By Anne Levin

When it comes to protecting natural resources, environmental groups count on volunteers to help keep up with planting, managing invasive species, and other essential projects. Local organizations such as Friends of Princeton Open Space (FOPOS), The Watershed Institute, and Sourland Conservancy regularly involve the public in restoration and stewardship of the natural world.

Sourland Conservancy looks for volunteers throughout the year, and matches them with their specific areas of interest and expertise. The Watershed Institute relies on volunteers for everything from clearing brush and feeding animals to helping out at the annual Butterfly Festival or staffing the front desk.

The FOPOS Land Stewards Program is currently looking for volunteers to help at the 18-acre Forest Restoration Site on the Billy Johnson Mountain Lakes Nature Preserve. Sessions are September 2, 3, 9, and 12 from 8-11 a.m. more

By Anne Levin

When it comes to voting by mail in the upcoming general election on November 3, individual states have their own rules. In accordance with Gov. Phil Murphy’s Executive Order 177 declaring the election as a primarily vote-by-mail event, New Jersey is one of nine states (and the District of Columbia) that will send ballots to most registered voters automatically.

Ballots are scheduled to be mailed to residents by October 5. Mercer County officials are urging residents to make sure their voting information is up to date to ensure they receive a ballot. “In an election where so many people will vote by mail, the [County] Clerk’s office must have current information, such as the correct mailing address, for every voter,” said Mercer County Executive Brian M. Hughes in a letter to residents.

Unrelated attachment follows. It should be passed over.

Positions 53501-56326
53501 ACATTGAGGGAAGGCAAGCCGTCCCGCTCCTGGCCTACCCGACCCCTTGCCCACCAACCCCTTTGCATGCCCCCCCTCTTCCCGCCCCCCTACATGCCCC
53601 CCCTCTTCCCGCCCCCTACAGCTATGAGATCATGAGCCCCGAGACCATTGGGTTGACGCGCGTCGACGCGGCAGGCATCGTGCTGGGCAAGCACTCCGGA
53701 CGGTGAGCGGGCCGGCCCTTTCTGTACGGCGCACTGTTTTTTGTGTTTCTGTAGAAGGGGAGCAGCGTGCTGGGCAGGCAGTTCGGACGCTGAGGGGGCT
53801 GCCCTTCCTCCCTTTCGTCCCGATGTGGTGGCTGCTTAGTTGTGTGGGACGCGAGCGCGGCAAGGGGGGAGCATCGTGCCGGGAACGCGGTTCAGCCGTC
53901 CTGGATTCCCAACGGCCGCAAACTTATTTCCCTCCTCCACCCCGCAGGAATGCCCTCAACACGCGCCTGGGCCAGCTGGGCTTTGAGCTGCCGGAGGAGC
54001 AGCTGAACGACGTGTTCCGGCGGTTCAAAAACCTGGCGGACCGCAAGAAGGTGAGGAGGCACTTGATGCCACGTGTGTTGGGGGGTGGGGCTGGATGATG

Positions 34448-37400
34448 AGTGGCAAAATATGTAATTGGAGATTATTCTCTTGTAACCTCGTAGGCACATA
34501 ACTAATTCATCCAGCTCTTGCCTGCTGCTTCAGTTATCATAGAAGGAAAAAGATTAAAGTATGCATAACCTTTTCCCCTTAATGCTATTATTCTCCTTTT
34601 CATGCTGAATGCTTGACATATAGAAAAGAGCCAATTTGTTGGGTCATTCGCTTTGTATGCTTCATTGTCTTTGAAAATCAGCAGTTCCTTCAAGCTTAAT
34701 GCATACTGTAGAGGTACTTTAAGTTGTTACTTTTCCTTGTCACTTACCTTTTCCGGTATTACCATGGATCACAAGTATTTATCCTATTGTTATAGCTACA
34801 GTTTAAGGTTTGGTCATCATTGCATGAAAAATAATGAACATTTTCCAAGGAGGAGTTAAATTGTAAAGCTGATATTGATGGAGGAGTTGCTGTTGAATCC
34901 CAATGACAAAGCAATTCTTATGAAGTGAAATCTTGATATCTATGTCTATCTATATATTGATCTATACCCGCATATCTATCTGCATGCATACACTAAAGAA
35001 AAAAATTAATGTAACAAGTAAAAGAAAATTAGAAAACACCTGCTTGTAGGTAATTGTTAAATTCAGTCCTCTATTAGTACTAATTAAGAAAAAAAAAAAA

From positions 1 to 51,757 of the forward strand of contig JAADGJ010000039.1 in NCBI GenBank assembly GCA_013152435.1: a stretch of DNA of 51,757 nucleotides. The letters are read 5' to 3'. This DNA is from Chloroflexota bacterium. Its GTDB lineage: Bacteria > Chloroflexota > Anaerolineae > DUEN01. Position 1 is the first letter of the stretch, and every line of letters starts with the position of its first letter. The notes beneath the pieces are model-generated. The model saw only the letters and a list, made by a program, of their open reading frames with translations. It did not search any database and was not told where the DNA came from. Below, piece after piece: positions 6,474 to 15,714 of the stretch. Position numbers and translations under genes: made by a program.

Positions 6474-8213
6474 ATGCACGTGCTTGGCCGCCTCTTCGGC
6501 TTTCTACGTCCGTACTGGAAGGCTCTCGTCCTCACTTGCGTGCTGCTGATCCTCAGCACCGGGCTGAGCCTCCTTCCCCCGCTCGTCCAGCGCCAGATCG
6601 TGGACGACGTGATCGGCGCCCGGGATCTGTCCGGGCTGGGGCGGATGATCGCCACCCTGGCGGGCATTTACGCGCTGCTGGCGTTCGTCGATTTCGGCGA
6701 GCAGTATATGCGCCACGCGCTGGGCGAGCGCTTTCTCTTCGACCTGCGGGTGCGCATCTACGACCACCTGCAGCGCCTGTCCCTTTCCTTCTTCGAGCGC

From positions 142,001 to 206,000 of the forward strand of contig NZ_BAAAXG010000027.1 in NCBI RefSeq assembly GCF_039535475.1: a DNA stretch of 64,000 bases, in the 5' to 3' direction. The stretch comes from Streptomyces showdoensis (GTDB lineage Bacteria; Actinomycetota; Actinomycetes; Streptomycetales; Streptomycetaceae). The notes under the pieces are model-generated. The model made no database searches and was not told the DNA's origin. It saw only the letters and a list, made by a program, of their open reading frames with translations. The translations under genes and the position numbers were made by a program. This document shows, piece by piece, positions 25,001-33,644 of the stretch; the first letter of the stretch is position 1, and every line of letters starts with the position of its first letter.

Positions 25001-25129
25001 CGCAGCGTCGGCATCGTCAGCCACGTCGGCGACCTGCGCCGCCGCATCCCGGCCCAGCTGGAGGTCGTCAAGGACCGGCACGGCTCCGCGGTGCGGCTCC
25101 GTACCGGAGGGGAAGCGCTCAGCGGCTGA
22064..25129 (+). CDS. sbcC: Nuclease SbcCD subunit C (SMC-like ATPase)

In a release from County Clerk Paula Sollami Covello, it is recommended that people who will be away between late September and Election Day should apply to vote by mail specifying the mailing address required. Sollami Covello also recommends that those who have a permanent vote-by-mail status should make sure that the address on file is correct by calling her office at (609) 989-6494 or 6495.

The ballots received can be returned by mail, postmarked no later than November 3; by depositing in a secure drop box; or by handing it directly to a poll worker on Election Day. So far, drop box locations include the Princeton Municipal Building at 400 Witherspoon Street, the Hopewell Township Administration Building at 201 Washington Crossing-Pennington Road in Titusville, the Trenton Courthouse Annex at 209 South Broad Street, the Hamilton Golf Center at 5 Justice Samuel Alito Way, and the East Windsor Municipal Court Building at 80 One Mile Road. More locations are to be added. more